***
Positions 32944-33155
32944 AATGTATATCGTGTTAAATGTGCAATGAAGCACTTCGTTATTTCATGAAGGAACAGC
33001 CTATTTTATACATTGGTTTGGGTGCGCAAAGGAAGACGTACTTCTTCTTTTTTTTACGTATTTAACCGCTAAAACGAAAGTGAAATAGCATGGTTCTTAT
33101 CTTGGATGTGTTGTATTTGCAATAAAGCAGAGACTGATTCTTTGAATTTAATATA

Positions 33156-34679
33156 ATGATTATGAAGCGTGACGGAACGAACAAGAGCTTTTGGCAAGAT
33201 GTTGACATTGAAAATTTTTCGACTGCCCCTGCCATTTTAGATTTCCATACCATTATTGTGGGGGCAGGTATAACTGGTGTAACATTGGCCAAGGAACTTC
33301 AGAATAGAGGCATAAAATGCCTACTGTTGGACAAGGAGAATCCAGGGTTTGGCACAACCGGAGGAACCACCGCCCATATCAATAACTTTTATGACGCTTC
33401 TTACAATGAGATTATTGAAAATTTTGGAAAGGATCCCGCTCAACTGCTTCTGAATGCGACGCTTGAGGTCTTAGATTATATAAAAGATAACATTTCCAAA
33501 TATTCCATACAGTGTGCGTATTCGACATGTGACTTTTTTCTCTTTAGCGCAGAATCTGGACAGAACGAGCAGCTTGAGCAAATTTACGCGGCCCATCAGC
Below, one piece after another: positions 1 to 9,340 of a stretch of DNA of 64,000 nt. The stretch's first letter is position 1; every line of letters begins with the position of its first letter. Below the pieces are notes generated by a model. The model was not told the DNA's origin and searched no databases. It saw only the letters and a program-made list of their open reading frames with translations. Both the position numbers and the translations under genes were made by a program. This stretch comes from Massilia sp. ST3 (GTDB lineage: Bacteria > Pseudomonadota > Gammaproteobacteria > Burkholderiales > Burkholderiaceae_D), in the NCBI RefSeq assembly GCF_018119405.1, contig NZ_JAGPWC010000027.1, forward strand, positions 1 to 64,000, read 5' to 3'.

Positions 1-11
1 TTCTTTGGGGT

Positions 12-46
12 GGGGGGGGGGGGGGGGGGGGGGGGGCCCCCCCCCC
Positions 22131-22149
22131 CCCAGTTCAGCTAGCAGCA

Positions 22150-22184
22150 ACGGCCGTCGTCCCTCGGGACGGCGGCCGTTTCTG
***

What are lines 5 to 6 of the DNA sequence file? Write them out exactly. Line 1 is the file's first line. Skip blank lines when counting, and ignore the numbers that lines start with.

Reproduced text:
Positions 33156-34679
33156 ATGATTATGAAGCGTGACGGAACGAACAAGAGCTTTTGGCAAGAT